And just like that, brutal officers in South Florida are being fired and charged with crimes for mistreating the public. Imagine that.

Last week, Miami-Dade State Attorney Katherine Fernandez Rundle filed four battery charges against a Miami Gardens police officer who pressed his knee on the neck of a woman outside a strip club and tased her in January.

The city’s mayor, Oliver Gilbert, told the Editorial Board Tuesday he learned of the incident three weeks ago and quickly pushed for the firing of the officer.

“We took immediate action and showed accountability,” said Gilbert, who added that 15 “unprofessional” officers have been fired in recent years.

Then on Tuesday, suspended Fort Lauderdale Officer Steven Pohorence, who was captured on video shoving a kneeling woman during a Black Lives Matter demonstration on May 31, was charged with misdemeanor battery, the Broward State Attorney announced.

So why did it take so long to hold accountable officers who abuse their power? Pohorence and too many other abusive officers are never punished, never sanctioned and put right back out on the street with badges and guns.

No doubt, the national outrage and public protests against police brutality following the infamous and widely excoriated death of George Floyd after a Minneapolis has prompted those in power to listen, finally.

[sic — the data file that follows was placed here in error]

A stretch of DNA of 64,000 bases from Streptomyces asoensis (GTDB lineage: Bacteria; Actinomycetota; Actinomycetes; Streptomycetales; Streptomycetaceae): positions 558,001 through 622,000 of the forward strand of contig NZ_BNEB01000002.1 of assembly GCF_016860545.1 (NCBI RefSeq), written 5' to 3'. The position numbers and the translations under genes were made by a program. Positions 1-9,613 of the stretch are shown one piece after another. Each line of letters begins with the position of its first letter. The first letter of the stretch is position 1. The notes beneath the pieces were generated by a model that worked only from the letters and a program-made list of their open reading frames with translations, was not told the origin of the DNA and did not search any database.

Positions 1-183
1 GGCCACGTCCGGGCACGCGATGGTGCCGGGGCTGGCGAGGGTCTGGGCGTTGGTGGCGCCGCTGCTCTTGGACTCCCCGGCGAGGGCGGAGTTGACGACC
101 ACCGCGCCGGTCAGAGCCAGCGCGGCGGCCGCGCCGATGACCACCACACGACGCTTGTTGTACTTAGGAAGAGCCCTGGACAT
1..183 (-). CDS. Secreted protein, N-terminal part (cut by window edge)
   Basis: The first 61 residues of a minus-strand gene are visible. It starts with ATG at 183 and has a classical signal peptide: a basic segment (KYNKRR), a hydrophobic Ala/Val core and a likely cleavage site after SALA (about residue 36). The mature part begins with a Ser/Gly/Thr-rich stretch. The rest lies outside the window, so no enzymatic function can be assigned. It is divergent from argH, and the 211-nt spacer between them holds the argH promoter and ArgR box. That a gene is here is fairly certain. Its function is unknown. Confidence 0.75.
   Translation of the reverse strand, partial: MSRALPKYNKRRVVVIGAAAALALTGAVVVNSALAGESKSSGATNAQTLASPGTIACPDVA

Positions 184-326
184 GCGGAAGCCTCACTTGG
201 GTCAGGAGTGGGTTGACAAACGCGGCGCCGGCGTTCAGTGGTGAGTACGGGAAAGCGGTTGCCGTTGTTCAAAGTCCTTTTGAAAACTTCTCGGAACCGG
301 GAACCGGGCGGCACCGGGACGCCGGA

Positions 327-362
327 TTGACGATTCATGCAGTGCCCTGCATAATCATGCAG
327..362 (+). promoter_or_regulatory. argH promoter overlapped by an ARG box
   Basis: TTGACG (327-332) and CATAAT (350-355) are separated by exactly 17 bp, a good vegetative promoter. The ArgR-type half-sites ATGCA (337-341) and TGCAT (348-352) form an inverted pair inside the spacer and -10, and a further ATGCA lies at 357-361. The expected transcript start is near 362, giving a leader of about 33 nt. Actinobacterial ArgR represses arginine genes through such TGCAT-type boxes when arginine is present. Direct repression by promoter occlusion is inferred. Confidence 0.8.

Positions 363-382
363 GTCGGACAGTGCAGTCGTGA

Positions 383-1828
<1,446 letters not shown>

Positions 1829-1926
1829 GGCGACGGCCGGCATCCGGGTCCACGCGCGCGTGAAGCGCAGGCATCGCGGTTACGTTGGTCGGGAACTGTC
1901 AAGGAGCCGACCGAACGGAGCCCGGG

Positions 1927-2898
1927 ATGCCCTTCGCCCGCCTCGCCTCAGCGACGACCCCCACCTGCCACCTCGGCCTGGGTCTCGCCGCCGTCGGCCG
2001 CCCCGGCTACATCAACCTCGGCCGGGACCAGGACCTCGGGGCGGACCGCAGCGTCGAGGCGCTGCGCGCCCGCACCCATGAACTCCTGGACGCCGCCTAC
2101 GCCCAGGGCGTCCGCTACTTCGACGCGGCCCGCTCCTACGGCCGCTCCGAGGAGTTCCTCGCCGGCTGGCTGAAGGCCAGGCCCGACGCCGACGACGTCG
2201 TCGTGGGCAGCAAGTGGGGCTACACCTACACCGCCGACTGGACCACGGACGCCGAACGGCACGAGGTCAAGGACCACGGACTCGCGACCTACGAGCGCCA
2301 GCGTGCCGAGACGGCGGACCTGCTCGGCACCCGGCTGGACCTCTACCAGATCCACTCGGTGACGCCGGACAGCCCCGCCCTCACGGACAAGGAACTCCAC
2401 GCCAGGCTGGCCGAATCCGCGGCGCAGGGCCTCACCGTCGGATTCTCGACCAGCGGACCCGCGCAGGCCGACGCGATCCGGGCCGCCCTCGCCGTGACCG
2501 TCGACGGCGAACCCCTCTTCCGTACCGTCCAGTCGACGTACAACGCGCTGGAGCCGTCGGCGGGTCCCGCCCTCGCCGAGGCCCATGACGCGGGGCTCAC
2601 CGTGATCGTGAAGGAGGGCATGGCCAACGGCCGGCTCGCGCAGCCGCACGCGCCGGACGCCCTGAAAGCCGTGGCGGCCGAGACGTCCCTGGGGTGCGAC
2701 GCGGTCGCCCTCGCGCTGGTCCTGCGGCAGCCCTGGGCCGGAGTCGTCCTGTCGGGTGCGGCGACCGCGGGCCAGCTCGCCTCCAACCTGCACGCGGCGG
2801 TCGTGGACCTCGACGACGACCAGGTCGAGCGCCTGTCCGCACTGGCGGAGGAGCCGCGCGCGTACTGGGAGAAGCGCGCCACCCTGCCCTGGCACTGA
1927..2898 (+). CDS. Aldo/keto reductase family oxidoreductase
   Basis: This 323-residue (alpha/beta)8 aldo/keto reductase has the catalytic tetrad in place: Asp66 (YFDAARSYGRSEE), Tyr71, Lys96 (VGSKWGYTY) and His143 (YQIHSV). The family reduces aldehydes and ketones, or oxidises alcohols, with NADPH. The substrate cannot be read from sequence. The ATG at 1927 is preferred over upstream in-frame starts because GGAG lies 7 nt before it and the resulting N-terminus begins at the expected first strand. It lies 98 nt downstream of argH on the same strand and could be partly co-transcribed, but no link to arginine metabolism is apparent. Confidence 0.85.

Miami Gardens Police Officer Jordy Yanes Martel might have been yet another brutal officer shielded by anonymity had there not been a bystander’s video of him arresting Safiya Satchell, 33, outside Tootsie’s Cabaret in January. Yanes Martel even said that he was being attacked.

Apparently, he wasn’t. Instead, the video showed Satchell being thrown to the ground, restrained by the neck and tased twice in the stomach. Satchell was pregnant. How inhumane can policing get? Clearly, George Floyd’s death in Minneapolis showed us.

In Miami-Dade, the most encouraging development was the relative speed with which Fernández Rundle acted.

“We believe a review of the video reflects that Martel allegedly was the aggressor,” Fernández Rundle said during a news conference to announce the charges: four counts of battery and two counts of official misconduct.

Fernández Rundle is up for reelection, has a credible challenger and has been challenged by Black Lives Matter protesters and others for her record on police use-of-force cases. And rightly so.

The longtime Miami-Dade state attorney has been severely criticized for a track record of not prosecuting police officers accused of brutality, including fatal shootings. Protesters have even demonstrated outside the Criminal Justice Building, where her office is located. Fernández Rundle denies being soft on cops. And state law sets a high burden of proof to charge, much less convict, police officers in fatal shootings.

Still, Fernández Rundle has a powerful bully pulpit that she could use more forcefully.

Satchell’s arrest was especially egregious — and it stemmed from a dispute over a food tab. Surely the incident could have been prevented by officers practicing deescalation.

But that’s not what happened in the arrest. Yanes Martel lied about what transpired. But thankfully, there was a bystander video, taken by Satchell’s friend, to contradict the officers’ phony police report. The video did not back up his claim. Unfortunately, there is not always a video to catch cops like Yanes Martel and Pohorence in action. What are police chiefs doing about it?

An editorial from The Miami Herald.